Privileged communications between a public body subject to the requirements of the Open Governmental Proceedings Act, West Virginia Code §§ 6-9A-1 to -7 (1993 and Supp.1998), and its attorney are exempted from the open meetings requirement of the Act. Such executive session may be closed to the public only when the following statutory requirements are met: 1) a majority affirmative vote of the members present of the governing body of the public body, as required by West Virginia Code § 6-9A-4; 2) the notice requirements as found in West Virginia Code § 6-9A-3 shall be followed; and, 3) the written minutes requirements as found in West Virginia Code § 6-9A-5 shall be followed. However, a public agency is not permitted to close a meeting that otherwise would be open merely because an agency attorney is present.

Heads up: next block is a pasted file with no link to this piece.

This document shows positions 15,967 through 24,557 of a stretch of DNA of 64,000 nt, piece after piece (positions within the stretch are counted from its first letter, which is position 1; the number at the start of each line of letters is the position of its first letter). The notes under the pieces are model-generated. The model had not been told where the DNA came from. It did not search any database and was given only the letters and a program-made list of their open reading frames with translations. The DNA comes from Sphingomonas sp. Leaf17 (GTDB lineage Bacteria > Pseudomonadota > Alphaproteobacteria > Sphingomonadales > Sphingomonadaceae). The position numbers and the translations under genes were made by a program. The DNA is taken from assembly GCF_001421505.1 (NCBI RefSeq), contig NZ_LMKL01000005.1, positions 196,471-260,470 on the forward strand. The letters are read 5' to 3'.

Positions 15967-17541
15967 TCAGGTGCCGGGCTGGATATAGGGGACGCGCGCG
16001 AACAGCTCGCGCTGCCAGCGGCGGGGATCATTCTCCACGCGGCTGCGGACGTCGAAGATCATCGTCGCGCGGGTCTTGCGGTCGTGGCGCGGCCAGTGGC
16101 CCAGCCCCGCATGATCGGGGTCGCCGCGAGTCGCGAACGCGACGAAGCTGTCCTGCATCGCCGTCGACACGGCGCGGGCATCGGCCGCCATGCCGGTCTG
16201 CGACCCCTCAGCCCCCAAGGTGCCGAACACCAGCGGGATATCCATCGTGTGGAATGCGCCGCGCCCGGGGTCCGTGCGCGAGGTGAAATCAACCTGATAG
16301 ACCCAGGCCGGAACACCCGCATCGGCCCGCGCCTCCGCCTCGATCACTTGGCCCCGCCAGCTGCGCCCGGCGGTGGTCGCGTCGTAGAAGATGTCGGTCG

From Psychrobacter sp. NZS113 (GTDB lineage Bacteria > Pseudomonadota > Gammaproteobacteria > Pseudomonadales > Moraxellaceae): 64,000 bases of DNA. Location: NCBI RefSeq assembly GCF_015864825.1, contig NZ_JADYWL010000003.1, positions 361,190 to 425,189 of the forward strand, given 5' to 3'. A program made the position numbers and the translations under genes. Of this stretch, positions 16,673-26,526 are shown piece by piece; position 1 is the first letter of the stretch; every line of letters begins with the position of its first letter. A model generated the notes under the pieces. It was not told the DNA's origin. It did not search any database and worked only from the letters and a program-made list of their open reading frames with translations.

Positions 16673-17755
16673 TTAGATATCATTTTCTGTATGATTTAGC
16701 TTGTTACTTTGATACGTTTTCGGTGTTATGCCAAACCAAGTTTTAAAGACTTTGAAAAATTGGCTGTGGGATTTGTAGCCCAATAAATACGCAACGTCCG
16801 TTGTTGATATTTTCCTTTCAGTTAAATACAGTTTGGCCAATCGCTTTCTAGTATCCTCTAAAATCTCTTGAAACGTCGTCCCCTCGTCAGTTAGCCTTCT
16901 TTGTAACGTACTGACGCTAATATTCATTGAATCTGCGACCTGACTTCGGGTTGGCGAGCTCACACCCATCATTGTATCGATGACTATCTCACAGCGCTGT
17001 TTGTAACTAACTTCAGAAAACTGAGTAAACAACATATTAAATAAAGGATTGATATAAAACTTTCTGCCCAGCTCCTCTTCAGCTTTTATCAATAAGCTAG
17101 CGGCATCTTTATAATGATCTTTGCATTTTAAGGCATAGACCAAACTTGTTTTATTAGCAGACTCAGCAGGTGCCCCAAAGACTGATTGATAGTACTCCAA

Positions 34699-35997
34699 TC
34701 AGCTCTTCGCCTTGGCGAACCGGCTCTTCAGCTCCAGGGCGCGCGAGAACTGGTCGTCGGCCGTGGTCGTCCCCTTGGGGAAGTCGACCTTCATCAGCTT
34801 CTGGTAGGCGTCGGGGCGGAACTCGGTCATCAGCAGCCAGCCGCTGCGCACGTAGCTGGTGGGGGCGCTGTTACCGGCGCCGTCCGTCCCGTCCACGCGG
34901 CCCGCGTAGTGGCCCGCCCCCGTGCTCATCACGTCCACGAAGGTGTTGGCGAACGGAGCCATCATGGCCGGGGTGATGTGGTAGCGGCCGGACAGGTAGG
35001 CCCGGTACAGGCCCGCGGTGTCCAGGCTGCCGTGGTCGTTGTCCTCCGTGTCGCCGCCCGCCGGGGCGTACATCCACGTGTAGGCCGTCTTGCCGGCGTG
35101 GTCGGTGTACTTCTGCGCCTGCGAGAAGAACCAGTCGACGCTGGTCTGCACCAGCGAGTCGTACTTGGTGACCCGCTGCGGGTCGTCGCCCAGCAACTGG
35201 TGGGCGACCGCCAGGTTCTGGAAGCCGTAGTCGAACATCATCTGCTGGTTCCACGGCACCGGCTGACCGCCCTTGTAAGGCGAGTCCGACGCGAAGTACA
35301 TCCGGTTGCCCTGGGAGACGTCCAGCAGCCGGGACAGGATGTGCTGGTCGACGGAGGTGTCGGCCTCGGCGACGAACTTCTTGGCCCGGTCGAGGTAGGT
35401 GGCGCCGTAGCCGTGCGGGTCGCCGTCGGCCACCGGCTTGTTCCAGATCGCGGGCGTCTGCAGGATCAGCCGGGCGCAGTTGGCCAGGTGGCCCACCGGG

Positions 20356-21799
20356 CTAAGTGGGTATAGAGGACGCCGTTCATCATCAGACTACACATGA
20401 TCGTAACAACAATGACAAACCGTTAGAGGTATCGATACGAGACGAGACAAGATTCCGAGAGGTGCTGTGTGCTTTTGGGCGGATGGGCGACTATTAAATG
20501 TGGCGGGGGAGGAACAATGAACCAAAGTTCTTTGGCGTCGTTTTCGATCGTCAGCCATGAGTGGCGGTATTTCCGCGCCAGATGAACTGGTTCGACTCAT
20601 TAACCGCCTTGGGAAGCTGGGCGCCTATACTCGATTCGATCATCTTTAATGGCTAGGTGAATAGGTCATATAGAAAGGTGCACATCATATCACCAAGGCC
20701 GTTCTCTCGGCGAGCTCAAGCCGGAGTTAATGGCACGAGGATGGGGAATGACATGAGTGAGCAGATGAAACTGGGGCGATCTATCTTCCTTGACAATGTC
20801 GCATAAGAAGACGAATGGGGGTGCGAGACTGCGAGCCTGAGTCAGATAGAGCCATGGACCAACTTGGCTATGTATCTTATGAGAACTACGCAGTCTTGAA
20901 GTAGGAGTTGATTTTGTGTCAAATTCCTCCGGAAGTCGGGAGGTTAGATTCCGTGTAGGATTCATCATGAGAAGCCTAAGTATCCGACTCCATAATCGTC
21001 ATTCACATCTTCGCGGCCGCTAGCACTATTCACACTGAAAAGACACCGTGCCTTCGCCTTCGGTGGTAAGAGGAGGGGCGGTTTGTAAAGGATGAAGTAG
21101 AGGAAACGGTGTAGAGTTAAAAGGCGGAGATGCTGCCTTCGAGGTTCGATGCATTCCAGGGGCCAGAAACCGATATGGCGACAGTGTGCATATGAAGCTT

When a public body closes an open meeting on the basis that the matters to be discussed in that meeting are exempt from the Act as a result of the attorney-client privilege and that claim is challenged, the circuit court should review in camera whether the communications do indeed fall within that privilege. In other words, a bare claim that the matters to be discussed in a meeting of a public body are privileged, if challenged, does not suffice to close the meeting.